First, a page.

Nichushkin, 20, lost nearly all of his sophomore campaign to the hip ailment, which he tried to play through at the beginning of the year, only to go under the knife in mid-November. That prevented him from following up on a rookie year in which 14 goals and 34 points and finished 12th in Calder voting; Nichushkin did return for a handful of games at the end of the regular season, and also represented Russia at the 2015 World Hockey championships.
Now at full health, the big-bodied Russian should slot into Dallas’ dynamic top-six forward group, one that projects to feature last year’s Art Ross winner Jamie Benn, Tyler Seguin, Jason Spezza, Ales Hemsky and Sharp.
Cody Eakin has cashed in on the best offensive season of his young career.
On Friday, Dallas announced it had signed Eakin to a four-year contract extension which, per the Dallas Morning-News, is a $15.4 million pact with a $3.85M average annual cap hit.
Eakin, 24, is coming off a solid season in which he posted career bests in goals (19) and points (40). He’s making $1.9 million annually on his current deal, which has one year remaining.
It’s a nice payday for the former Washington draftee and good value for Dallas. It stands to reason that, at a relatively young age, Eakin has yet to reach his ceiling; this spring, he joined fellow Stars teammates Jason Spezza and Tyler Seguin on Team Canada’s gold medal-winning side at the 2015 Worlds and had a strong tournament, scoring four goals and six points in nine games.
It’s also worth noting that, along with top-two centers Spezza and Seguin, the Eakin extension now puts all three of Dallas’ top pivots under contract through 2018.
If there’s one safe bet with the Dallas Stars, it’s that they’ll be one of the most exciting teams in the NHL next season.
That being said, “entertaining” and “successful” don’t always go together in professional hockey.
More than a few times today, PHT’s discussed a few curveballs that might befuddle this team. Even so, this team stands to be electric and boasts one of the highest ceilings of any team in the NHL.
As risky as spending $10.4 million on good (but maybe not elite) goalies might be, there’s a perfectly reasonable possibility that Dallas will find the right formula to make it all work. That’s on head coach Lindy Ruff, as mentioned earlier on Saturday.
Let’s remember though that sports are, ostensibly, about entertainment; it would be a borderline travesty if the Dallas market doesn’t light up the box office for this time.
Just ponder their offensive attack for a minute.
Tyler Seguin and Jamie Benn stand as one of the dynamic duos of the NHL. Jason Spezza has his flaws, yet he’s also often a brilliant playmaker. Patrick Sharp boasts a handsome two-way game and 2015-16 could be much kinder to Valeri Nichushkin and Ales Hemsky.
John Klingberg’s potential is almost as impressive as his braids were embarrassing.
We’ll have to wait and see if the Stars can justify all the hype with wins and a deep playoff run. Either way, they’re just about guaranteed to be appointment TV for anyone with even a remote interest in the sport.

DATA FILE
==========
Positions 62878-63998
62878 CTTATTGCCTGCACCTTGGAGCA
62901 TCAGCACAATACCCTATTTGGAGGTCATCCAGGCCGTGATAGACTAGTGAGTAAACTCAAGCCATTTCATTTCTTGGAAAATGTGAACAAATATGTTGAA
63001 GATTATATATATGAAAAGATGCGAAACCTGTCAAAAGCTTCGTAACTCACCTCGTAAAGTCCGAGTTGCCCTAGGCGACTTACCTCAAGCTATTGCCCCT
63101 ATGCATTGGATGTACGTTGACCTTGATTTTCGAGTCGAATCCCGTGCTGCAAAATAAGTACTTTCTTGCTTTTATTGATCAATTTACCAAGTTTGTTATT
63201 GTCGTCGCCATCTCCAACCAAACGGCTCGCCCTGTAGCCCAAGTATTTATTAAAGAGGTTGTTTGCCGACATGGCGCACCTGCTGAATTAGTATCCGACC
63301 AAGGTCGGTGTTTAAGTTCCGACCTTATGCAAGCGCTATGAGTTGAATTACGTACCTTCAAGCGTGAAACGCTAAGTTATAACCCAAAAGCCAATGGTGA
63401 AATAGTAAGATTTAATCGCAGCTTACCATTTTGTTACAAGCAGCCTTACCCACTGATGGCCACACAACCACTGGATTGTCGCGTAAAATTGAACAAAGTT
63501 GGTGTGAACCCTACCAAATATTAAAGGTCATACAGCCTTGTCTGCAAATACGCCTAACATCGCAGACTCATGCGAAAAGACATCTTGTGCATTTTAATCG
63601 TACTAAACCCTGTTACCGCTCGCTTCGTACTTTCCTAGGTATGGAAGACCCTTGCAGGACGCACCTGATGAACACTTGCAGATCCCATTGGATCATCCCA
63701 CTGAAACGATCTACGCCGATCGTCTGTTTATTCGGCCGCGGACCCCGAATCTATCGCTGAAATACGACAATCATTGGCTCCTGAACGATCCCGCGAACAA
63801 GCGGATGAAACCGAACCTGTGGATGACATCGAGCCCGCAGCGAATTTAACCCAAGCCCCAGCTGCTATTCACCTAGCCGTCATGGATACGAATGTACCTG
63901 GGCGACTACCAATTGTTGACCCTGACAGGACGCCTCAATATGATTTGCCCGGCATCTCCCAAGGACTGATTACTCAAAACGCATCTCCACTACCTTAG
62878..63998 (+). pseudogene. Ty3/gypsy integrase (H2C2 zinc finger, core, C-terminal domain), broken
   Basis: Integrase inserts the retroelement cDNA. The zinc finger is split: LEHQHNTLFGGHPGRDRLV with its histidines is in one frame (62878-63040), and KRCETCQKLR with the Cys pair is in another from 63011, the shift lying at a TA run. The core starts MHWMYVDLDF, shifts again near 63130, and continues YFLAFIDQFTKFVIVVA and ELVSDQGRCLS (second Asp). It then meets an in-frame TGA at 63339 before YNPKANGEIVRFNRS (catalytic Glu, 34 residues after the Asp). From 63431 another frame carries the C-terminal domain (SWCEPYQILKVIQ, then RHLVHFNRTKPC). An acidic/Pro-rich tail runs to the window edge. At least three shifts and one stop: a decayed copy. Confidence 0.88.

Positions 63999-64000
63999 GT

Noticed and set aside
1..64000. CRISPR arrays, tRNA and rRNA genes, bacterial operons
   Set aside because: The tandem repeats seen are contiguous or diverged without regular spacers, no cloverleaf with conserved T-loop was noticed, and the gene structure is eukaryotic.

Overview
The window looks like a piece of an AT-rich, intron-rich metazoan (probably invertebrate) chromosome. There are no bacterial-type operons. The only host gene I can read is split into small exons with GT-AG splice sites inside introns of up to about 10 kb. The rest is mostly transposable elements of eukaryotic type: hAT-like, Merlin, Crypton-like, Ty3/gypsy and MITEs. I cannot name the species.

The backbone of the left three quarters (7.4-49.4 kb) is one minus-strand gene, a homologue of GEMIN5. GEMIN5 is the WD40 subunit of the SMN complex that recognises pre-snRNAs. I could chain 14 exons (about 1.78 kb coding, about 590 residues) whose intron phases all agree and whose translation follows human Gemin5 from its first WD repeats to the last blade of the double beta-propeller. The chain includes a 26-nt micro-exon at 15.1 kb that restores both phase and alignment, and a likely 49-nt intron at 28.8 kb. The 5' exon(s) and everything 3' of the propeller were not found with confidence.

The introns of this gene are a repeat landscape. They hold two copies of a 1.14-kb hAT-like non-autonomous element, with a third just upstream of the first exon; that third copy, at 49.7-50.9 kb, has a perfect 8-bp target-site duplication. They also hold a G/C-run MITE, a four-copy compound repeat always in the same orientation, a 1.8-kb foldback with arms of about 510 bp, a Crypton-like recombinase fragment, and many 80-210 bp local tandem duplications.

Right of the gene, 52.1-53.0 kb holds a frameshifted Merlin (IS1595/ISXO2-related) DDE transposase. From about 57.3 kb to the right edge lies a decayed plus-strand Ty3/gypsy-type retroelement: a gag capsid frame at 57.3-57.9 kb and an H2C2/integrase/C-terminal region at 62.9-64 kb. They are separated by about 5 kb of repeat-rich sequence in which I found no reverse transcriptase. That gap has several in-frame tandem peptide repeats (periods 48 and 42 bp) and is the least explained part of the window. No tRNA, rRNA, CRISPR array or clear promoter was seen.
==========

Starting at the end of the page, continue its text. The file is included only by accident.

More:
Whether you like the moves he’s made since becoming Dallas Stars GM or not, you really can’t accuse Jim Nill of being lazy.
Every summer, the Stars seem to be one of the “winners” of the off-season, yet they’re still searching for their first playoff series win since that surprisingly deep run in 2007-08.
The 2014-15 season might just be the last one where they were able to play the “scrappy upstart” role, even if they seem to carry somewhat similar strengths and weaknesses into next season. Broadly speaking, at least.
Expectations are rising each year, and with good reason.
The Stars nabbed Antti Niemi’s rights from the San Jose Sharks and then handed him a three-year, $13.5 million contract. Backup goaltending – and let’s be honest, goaltending in general – was a big sore spot for Dallas last season. Now Nill is spending $10.4 million on “two No. 1 goalies.”
That was a big enough change in itself, yet Nill had another trick up his sleeve, sending Trevor Daley and Ryan Garbutt to the Chicago Blackhawks for Patrick Sharp and Stephen Johns.
Each summer, the Stars have landed a big-name forward in a trade:
2013: Tyler Seguin
2014: Jason Spezza
You can’t do that forever and also retain a ton of cap space, even with bargains for Jamie Benn and Tyler Seguin, so now Dallas is close to the ceiling. Especially after blowing much of their remaining budget on Johnny Oduya.
There weren’t many subtractions beyond assets handed over in trades and the departure of Shawn Horcoff, so the Stars look imposing on paper. Now it’s up to Lindy Ruff to make it all work.
With captain Eric Staal entering the final year of his seven-year, $57.75 million contract, GM Ron Francis has a big decision to make.
Does he ink the 30-year-old to a new multi-year extension? Or does he deal the former first-round pick in the hopes it returns some scoring help?
Staal is set to become an unrestricted free agent following the 2015-16 season.
He could be eyeing another significant payday on the open market, especially given what the likes of Jason Spezza got out of Dallas and Ryan Kesler signed for in Anaheim. All three are in their early 30’s.
“We’ll look at the whole situation and try and figure out what’s best,” Francis told the team’s website recently. “As we said from Day 1, it has to make sense for our organization. We always talk about the term of the contract and the money in the contract – making sure we’re not blocking things going forward either.”